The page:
Wednesday, May 6, 2015

Gratitude......turns what we have into enough, and more." - Melody Beattie

It's been a crazy winter - my first blog entry since last November - and the best word to sum up the craziness is "gratitude."  Amid and among normal family and grandfamily stuff: two of our families moved to new homes, my sons took their basketball teams to state finals (two different states), my daughter-in-law graduated from an intensive post-bach nurses training, and my husband landed in the hospital for a couple weeks with a critical infection, now in remission and recovery.  So "gratitude" is the key word:  grateful all things were safely and successfully resolved, and grateful we're on the other side of it all, and in one piece!

I finished one subplan during the winter:  "Ships and Shipwrecks" for 5th/6th graders.  Take a look:

There are reading comprehension passages and follow up activities on the Sultana, Titanic, Andrea Doria, and Edmund Fitzgerald.  And for kids more interested in vacation cruises than shipwrecks, an opportunity to design and promote their very own dream cruise.  As with all my subplans, there is minimal teacher preparation - perfect for a last minute sub teacher day.
On another track, Jack Apps Education is now a real company - Chris (co-writer and "limited liability partner") and I went through all the filings and paperwork without having a clue what we were doing - and now we're for real!  Our first app, "Build Compound Words" is for sale on your ipad, and we've begun working on "Build Plurals." 
Our educational apps are unique because we use pictures of real objects and people rather than cartoons - so important to help diverse learners make connections to the real world around them.  Another goal is to supplement our apps with printable materials, providing built-in practice for students to write words and sentences in a variety of formats. Our  printable products are available at,, and soon on our very own Jack Apps Education website.
But back to thinking about gratitude - this winter has been a rollercoaster ride and I've once again learned (for maybe the millionth time) to be grateful for the gifts inside each and every moment.
Best and always,

Thursday, November 13, 2014

"Compound It all!" -me

Or was that "confound it all?"  After working on our Build Compound Words App (for ipad) these past several months, I may have confused nf with mp!    We (Chris Holm, Speech/Language Clinician, and Kim Wapola, Developer Extraordinaire) have been working together since January to put together an animated online product that would support this common core standard:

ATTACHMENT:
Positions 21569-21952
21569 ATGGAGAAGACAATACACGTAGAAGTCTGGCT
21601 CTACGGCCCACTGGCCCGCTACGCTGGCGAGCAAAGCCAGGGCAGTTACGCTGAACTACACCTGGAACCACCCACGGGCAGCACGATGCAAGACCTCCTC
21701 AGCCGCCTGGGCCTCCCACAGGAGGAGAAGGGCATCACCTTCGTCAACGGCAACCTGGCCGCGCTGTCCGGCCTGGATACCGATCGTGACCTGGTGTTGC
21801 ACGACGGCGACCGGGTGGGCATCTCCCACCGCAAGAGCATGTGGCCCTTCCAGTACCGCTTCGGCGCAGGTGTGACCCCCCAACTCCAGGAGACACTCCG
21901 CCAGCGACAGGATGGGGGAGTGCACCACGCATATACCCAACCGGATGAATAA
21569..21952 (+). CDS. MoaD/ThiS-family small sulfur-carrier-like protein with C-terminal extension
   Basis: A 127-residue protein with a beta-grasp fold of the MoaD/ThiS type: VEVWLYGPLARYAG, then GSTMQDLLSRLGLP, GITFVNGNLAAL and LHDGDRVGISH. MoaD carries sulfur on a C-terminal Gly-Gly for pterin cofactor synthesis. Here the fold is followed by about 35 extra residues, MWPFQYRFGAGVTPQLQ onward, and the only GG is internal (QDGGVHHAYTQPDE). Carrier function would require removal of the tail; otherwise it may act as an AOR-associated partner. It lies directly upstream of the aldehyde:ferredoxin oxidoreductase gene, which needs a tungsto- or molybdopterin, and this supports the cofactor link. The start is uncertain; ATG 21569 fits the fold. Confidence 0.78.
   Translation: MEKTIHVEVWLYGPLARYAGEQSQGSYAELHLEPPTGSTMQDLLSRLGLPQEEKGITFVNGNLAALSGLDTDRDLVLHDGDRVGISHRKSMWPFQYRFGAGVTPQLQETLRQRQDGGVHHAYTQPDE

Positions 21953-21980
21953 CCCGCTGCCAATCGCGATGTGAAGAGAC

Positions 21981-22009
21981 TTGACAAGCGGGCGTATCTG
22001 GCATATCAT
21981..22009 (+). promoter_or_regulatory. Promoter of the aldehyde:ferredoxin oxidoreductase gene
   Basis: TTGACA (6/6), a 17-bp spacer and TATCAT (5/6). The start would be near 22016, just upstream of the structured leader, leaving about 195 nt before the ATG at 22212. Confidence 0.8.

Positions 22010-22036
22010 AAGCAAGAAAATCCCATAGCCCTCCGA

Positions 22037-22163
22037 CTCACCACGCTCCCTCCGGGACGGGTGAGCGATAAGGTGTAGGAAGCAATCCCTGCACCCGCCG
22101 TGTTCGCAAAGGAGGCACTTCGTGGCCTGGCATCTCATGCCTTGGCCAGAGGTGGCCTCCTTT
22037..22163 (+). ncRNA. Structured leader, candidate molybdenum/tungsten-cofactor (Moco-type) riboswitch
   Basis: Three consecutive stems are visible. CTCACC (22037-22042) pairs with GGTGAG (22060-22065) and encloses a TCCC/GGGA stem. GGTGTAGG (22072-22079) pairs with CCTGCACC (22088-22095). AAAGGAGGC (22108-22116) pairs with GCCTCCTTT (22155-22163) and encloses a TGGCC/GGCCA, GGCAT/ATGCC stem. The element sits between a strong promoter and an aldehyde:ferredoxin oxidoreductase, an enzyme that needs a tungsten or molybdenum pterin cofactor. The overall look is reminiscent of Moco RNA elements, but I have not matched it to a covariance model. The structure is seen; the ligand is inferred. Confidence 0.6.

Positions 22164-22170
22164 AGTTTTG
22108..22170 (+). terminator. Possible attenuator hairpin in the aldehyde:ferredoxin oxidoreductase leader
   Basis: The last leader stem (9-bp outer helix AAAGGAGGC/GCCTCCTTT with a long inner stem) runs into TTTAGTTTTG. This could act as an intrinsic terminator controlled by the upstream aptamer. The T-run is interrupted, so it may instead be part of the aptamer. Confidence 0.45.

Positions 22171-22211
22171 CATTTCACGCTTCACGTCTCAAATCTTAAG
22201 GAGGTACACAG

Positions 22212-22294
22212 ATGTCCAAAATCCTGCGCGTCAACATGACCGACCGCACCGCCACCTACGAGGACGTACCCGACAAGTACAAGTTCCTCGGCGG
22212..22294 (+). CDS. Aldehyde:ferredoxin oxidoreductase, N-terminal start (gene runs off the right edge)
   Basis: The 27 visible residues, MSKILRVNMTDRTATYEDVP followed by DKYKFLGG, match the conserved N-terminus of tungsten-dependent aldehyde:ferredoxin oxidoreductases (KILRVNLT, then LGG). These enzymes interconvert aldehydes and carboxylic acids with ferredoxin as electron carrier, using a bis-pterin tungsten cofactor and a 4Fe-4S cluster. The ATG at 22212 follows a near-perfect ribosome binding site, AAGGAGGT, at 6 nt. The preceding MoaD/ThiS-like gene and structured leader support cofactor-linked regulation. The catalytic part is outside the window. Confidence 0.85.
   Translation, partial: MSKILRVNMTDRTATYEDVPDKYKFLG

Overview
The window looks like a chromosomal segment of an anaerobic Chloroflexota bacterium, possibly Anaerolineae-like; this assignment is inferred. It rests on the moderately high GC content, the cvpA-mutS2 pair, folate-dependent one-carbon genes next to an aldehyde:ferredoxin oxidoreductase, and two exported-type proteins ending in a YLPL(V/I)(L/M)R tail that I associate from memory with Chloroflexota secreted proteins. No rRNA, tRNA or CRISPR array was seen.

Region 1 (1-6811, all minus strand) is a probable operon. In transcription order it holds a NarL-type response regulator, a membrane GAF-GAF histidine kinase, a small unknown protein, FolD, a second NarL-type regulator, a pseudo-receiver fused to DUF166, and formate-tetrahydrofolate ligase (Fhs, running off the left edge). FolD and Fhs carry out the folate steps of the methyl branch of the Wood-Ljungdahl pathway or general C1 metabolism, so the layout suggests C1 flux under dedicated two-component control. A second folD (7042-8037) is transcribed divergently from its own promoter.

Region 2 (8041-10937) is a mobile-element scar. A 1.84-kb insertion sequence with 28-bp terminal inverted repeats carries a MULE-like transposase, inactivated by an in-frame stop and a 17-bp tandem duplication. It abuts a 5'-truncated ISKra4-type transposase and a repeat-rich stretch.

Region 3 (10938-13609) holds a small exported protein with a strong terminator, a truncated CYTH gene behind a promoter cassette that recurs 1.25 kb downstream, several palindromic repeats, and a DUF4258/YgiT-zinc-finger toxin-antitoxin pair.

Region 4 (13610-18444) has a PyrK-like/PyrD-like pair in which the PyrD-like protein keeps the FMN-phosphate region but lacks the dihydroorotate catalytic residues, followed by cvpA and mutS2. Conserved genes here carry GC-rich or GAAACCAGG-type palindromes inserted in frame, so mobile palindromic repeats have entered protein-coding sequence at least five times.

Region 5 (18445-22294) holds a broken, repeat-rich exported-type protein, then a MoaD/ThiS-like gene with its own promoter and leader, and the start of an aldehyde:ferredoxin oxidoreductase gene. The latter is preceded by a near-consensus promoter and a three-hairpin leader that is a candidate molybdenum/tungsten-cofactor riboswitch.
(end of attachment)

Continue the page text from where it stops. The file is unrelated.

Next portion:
Use knowledge of the meaning of individual words to predict the meaning of compound words (e.g., birdhouse, lighthouse, housefly; bookshelf, notebook, bookmark).
The app will soon be available!

In the meantime, there are printable products already available here:  We believe the real photographs used in these products (the same photos used in the app) are especially worthwhile for students with limited language or diverse learning needs.   
 1.  Build Compound Words for Kids is a compilation of 10 different activities to practice compound words for independent word-work stations or literacy centers. Click here for the full preview:

2.  Build Compound Words for Teachers includes 5 comprehensive activities designed to be used for therapy or 1:1 sessions, with recording sheets and IEP goals/objectives included.  Click here to see it:
3.  Build Compound Words All in One is just that: both products combined.  And here it is!

Definitely time to "Compound It All!" - in your classroom, homeschool, or therapy settings. 

Best always and ever,

Thursday, October 30, 2014

Congratulations! Today is your day. You're off to great places! You're off and away! - Dr. Seuss

We three (me, Jim, and the dog) are back on Minnesota soil after driving the "circle tour" - counterclockwise - around Lake Superior.  We encountered dense fog for one full day,  unrelenting gale force winds for one day, crazy drivers who didn't seem to notice the above mentioned obstacles.......and guess what?  We'd do it all again in a heartbeat.  The landscape, lakescape, history, people (not in cars) we encountered on every one of our 1230 miles were extraordinary.  This is a trip worth taking!